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A search engine is a service generally
designed to allow users to search the Web
or a specialized database of information.
Currently, there are two types of search
engine listings: organic and paid.
Search engines get organic (editorial)
listings through crawlers (crawler-based
results) and directories (human-powered
results). These listings are referred to as
organic because search engines do not sell
these listings. These sites appear solely
because a search engine has deemed their
inclusion editorially important, regardless
of payment. Paid listings, on the other
hand, are listings that search engines sell
to advertisers through paid placement
programs like Overture or paid inclusion
programs like Looksmart.
Although there are a large number of
search engines on the World Wide Web,
fewer than fifty are considered to be
"major", and only fifteen of them are
considered to be the best search engines.
Certain search engines are classified as
being "major" search engines because they
are either well-known or well-used.
For surfers, well-known, commercially-
backed search engines usually mean more
dependable results. These search engines
are more likely to be well-maintained,
upgraded when necessary, and incorporate
the latest technology to keep pace with
the growing Web. For webmasters, the
major search engines are the most
important places to be listed because they
have the potential to generate tremendous
amounts of traffic resulting in more sales.
Below is a list of the 33 best search engines
which provide both organic and paid listings
on the World Wide Web. The top 10 major
search engines are listed first followed by
other elite organic and PPC search engines.
Google has a well-deserved reputation as
the elite choice for those surfing the Web.
Currently, Google is the world's largest
search engine reportedly delivering more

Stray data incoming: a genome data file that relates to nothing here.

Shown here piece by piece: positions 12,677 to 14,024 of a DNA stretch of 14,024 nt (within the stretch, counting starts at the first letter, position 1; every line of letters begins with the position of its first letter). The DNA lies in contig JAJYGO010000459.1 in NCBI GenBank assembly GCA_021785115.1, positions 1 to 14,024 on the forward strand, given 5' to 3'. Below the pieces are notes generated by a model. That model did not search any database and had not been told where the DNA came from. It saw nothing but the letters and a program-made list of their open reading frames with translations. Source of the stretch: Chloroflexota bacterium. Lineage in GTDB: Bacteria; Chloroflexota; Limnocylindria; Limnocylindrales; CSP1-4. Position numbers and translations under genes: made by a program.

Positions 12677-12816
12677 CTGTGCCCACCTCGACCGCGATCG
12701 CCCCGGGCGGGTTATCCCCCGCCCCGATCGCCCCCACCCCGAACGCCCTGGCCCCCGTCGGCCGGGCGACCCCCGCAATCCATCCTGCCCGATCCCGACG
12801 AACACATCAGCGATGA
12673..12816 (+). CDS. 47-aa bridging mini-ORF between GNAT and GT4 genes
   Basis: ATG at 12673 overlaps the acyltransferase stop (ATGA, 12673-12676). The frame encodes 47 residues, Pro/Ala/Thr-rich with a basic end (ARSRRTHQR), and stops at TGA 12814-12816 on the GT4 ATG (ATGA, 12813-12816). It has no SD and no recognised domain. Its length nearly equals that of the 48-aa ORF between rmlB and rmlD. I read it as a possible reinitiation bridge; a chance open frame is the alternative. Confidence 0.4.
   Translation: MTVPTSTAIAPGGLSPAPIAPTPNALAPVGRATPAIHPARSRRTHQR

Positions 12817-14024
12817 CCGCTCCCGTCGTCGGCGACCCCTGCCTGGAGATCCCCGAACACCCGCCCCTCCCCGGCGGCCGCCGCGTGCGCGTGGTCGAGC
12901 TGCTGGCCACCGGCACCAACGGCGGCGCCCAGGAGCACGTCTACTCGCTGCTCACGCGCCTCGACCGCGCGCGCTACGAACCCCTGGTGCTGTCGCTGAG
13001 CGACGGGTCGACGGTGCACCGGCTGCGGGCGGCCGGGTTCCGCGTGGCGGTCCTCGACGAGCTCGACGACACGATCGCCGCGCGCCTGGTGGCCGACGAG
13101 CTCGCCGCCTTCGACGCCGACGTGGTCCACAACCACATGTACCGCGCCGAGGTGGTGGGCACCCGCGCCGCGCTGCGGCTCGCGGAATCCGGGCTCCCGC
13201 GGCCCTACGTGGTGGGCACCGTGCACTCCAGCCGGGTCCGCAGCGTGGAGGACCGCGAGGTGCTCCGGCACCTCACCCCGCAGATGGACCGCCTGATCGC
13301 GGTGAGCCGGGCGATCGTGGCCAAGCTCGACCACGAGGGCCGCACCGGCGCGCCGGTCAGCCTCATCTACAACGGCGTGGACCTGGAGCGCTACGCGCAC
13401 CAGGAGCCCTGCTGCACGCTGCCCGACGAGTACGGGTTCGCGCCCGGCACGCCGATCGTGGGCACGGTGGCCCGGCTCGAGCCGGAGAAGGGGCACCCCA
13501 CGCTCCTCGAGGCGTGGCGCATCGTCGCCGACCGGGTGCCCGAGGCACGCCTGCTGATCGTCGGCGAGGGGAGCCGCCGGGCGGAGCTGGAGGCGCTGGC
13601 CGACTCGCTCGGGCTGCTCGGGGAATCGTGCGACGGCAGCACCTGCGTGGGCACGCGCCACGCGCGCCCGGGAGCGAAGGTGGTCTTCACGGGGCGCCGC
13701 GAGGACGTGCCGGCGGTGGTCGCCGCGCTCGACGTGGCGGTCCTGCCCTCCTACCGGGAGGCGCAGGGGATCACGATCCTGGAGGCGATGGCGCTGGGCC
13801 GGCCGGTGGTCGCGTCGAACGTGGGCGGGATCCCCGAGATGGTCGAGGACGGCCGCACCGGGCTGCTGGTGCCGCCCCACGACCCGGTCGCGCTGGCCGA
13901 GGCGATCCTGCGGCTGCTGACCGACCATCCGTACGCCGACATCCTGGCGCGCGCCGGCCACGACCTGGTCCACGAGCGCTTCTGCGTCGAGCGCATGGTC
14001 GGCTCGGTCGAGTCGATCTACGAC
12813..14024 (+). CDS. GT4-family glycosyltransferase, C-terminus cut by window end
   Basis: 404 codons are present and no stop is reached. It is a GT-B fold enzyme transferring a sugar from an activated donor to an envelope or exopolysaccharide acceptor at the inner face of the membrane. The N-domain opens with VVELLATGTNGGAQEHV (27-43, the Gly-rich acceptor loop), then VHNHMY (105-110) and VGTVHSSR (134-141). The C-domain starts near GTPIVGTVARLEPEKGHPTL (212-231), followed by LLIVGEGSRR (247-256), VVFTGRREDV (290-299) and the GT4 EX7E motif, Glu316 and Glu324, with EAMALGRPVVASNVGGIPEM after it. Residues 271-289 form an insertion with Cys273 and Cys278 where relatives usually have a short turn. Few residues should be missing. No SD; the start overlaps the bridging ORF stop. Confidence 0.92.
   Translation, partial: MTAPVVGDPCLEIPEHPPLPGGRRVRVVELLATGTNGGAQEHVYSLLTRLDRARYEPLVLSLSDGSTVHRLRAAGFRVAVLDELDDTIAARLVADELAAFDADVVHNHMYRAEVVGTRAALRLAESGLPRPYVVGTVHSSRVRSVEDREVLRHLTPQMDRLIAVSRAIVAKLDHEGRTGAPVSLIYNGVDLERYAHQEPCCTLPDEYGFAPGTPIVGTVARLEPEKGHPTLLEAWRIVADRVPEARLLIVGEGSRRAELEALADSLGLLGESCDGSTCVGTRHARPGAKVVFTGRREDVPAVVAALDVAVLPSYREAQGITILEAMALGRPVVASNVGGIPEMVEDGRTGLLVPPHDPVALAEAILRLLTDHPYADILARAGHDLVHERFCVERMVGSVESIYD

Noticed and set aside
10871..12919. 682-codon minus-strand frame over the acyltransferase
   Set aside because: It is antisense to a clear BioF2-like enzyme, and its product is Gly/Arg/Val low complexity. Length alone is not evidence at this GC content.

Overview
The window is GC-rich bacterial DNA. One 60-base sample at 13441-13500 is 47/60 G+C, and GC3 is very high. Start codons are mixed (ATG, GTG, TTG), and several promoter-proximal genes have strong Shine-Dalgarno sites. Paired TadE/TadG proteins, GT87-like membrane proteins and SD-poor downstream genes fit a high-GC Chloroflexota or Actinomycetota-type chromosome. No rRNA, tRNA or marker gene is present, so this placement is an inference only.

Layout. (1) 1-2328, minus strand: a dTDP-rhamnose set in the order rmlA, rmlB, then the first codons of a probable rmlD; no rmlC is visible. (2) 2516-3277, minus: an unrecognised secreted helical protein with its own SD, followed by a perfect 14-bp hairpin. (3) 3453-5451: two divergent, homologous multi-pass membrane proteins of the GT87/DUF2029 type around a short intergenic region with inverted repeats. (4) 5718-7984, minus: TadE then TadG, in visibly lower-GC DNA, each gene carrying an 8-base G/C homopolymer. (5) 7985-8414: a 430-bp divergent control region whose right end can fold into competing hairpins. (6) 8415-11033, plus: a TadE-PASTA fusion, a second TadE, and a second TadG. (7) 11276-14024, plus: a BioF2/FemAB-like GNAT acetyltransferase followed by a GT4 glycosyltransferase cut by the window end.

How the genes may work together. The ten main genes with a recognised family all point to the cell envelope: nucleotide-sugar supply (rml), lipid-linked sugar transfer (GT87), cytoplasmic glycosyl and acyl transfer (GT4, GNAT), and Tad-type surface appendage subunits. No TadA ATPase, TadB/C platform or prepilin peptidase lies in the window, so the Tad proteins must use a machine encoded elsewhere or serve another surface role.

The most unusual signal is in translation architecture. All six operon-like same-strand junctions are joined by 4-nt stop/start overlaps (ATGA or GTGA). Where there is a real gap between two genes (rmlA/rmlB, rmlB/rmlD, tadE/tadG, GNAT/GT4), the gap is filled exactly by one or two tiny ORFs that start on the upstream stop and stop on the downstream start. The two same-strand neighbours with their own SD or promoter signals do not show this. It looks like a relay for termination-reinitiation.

than 200 million searches per day by over
73.5 million users per month resulting in
a 32% overall search engine market share.
This crawler-based service (which feeds
search results to Yahoo and AOL) provides
both comprehensive coverage of the Web
along with great relevancy. For these
reasons, Google should be your #1 stop
in your hunt for information.
In addition to the unpaid organic listings
(mentioned above), Google also operates
its own paid AdWords program which
boasts an auction model similar to
Overture. Google AdWords are found on the
right hand column and are distributed to
partners such as AOL, Ask Jeeves, Teoma,
and Netscape. Google is currently the 2nd
largest PPC engine, recently purchasing
the 5th largest engine known as Sprinks.
Launched in 1994, Yahoo is the Web's
oldest directory. From its inception, human
editors organized web sites into categories.
However, in October 2002, Yahoo made a
paradigm shift by adding Google's crawler-
based listings for its main results. Then, in
March 2003, Yahoo purchased Inktomi (a
crawler-based rival to Google) to even
further broaden its search results. Today,
Yahoo no longer uses Google’s search
technology, replacing it with its own tools,
web spiders, and technology in an effort to
become the world’s top search engine again.
In order for a commercial site to be listed
in the Yahoo Directory, site owners are
required to pay an annual fee and meet
editorial approval before being accepted;
non-commercial content is accepted for
free. Editors (not the advertisers) decide
where site listings fit best in order to
ensure that the directory remains fair,
intuitive, helpful, and simple to use.
MSN Search (3)
MSN Search is currently the 3rd largest
search engine in the U.S. MSN, which
currently uses Inktomi as its primary
database after dropping Looksmart in
January 2004, is currently developing a
brand new search engine which is already
crawling and indexing the web under the
MSN has its own team of editors that
monitors the most popular searches and
then hand-picks sites that are believed to
be the most relevant. MSN also relies on
search providers such as Looksmart for help
with answers to many of its queries.
Finally, for more obscure searches, MSN
uses crawler-based results provided from
Inktomi. MSN Search is unique since it
provides a high quality blend of human-
powered directory information and crawler
AOL Search (4)
AOL (America Online) is currently the
world's 4th largest search engine; it utilizes
Google's database and algorithm to display
its results. Although an external search